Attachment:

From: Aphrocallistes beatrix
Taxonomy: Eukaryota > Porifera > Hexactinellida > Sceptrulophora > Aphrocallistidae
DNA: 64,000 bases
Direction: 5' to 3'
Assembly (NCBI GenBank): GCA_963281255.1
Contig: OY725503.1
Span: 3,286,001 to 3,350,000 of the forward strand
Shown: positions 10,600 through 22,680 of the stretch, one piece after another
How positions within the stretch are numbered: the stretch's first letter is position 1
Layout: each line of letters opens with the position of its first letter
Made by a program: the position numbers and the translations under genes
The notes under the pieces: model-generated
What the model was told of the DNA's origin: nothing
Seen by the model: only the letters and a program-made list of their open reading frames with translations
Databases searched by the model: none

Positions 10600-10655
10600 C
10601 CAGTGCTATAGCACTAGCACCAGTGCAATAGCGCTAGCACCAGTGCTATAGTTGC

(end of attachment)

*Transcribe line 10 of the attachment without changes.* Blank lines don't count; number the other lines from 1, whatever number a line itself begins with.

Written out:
Layout: each line of letters opens with the position of its first letter